A recent Nation’s Restaurant News (NRN) report on Steak ‘n Shake’s financial results notes that according to a 2014 annual report released by parent Biglari Holdings total earnings before income taxes fell nearly $2 million, to $26.5 million in 2014, from $28.4 million a year ago, and nearly $20 million from 2012.
Given the strong presence Sintel Systems has in the retail, restaurant and service industries’ point of sale marketplace, we share these service sector growth trends with our customers and franchise hopefuls looking for key insights and opportunities in order to help them make the best decisions from the very beginning.
Here are the highlights of the NRN.com post, “Steak ’n Shake: Franchise expenses weigh on 2014 profit”:
• In his annual letter to shareholders, Sardar Biglari, chairman of San Antonio-based parent Biglari Holdings Inc. writes, “The major factor for the recent downturn has been our aggressive spending to stoke our franchise business.” Biglari suggested that the “intrinsic value” of Steak ’n Shake increased in 2014, despite the decline, because of those investments. “We have been trading near-term earnings to develop higher long-term cash flows,” he wrote.
• In 2009, Biglari’s first year controlling the chain, capital expenses fell from $31.4 million to $5.8 million. But last year those expenses rose again. According to the company’s annual report, Steak ’n Shake spent $25.4 million on capital spending.
• The number of franchise units was 71 locations in 2010. Currently there are 124 Steak ‘n Shake outlets. Steak ’n Shake’s franchise revenue grew from $4.2 million to $12.2 million during that time. NRN notes that there are 540 Steak ’n Shake units in total.
• Biglari also writes that Steak ‘n Shake has started building company-owned units in “high-profile, iconic locations to create more awareness of the brand” and showcase the chain’s new counter service model. NRN notes that includes units in Santa Monica, Calif., at the Third Street Promenade, and in New York City. The company has also opened units in France and Spain.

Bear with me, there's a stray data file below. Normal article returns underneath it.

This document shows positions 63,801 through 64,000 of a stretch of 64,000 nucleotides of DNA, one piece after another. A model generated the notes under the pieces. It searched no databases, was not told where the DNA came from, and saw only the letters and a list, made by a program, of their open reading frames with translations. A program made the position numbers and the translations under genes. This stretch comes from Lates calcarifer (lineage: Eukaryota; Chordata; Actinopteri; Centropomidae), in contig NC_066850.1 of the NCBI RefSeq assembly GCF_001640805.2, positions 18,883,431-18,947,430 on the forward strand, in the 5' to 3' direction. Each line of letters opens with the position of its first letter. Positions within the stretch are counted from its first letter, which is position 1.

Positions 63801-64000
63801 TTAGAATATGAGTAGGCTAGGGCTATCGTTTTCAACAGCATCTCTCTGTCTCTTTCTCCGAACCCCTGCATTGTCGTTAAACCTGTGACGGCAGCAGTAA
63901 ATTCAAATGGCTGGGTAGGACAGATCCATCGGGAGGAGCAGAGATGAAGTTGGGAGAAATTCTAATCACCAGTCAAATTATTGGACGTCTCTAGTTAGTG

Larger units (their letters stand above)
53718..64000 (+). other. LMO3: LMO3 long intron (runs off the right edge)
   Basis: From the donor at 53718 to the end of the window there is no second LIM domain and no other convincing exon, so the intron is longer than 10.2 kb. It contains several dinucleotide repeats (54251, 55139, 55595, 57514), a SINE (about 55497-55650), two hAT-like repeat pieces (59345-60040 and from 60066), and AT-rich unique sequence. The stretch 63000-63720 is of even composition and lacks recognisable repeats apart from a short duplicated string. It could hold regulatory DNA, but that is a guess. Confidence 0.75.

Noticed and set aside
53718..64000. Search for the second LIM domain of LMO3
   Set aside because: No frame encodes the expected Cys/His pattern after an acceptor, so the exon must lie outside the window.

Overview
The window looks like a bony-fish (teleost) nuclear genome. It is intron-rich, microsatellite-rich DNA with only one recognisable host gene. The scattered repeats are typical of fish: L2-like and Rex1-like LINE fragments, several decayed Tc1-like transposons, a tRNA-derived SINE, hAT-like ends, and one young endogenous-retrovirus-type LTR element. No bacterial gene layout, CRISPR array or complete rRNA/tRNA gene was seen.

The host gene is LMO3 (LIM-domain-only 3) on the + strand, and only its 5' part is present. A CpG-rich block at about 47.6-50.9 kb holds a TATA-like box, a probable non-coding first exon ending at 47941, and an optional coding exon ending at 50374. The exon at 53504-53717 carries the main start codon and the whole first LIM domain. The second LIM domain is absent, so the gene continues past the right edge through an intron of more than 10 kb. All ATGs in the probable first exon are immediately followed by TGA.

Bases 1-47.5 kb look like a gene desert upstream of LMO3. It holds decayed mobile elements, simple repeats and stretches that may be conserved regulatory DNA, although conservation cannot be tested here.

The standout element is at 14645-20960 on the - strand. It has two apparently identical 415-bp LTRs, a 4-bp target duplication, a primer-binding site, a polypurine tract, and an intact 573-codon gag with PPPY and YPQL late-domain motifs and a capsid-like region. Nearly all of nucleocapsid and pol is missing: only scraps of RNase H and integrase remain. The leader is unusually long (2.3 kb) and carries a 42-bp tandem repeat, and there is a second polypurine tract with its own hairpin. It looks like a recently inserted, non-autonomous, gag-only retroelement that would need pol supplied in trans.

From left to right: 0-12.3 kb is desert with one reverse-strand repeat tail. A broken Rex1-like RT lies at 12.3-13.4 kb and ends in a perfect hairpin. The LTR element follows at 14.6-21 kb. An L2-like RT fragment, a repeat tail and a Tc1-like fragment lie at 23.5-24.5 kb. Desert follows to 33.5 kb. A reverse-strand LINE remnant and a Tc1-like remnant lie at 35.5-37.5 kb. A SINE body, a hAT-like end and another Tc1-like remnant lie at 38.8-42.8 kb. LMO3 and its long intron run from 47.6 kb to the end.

• NRN writes that general and administrative expenses for Steak ‘n Shake have increased by more than $20 million over the past two years, from $44 million in 2012 to $64.9 million last year. Two years ago, Biglari Holdings’ restaurant operations spent 6 percent of revenues on general and administrative spending, which includes legal fees and marketing associated with franchising. Last year, the company spent 8.3 percent of revenues on those expenses.
• Revenue rose 3.9 percent during the fiscal year ended Sept. 24, to $765.6 million, from $737.1 million a year ago. Much of the increase was on same-store sales, which rose 2.9 percent, the company said. Traffic rose 2 percent for the year.
• Earnings per unit have fallen from $110,200 in 2012 to $63,700 in 2014, the lowest level since 2009. Steak ’n Shake has not seen same-store sales decline since the first quarter of 2009. Same-store sales rose 3.4 percent during the fourth quarter of 2014.
• In his annual letter, Biglari said the company’s overall strategy for Steak ’n Shake has been to strengthen its long-term competitive position by giving consumers strong value. Steak ’n Shake served 114 million customers in 2014, he wrote, compared with 112 million in 2013 and from 85 million in 2008, the year before Biglari took control of the chain in a proxy vote.
• “Our pricing philosophy is not to maximize profit per customer, but to offer products at the lowest possible prices to an ever-increasing number of customers, thereby continuing to stimulate aggregate profits,” Biglari wrote.
• The company says it has kept prices constant, despite rising beef costs, which have risen $19 million since 2009, Biglari wrote. The company’s annual report noted that last year’s beef price increase was more than offset by declines in other commodities.
Read the full NRN.com post here.
For more insights into franchising and the franchise-seeking mindset, check out our related posts, These Sliding Franchises Must Get Back To The Basics, The Top 12 Franchises, Based Upon Average Annual Single-Store Sales, Inside A Baskin-Robbins Turnaround, and 7-Eleven Readies Its Wilson Farms Buyout For Franchisees.
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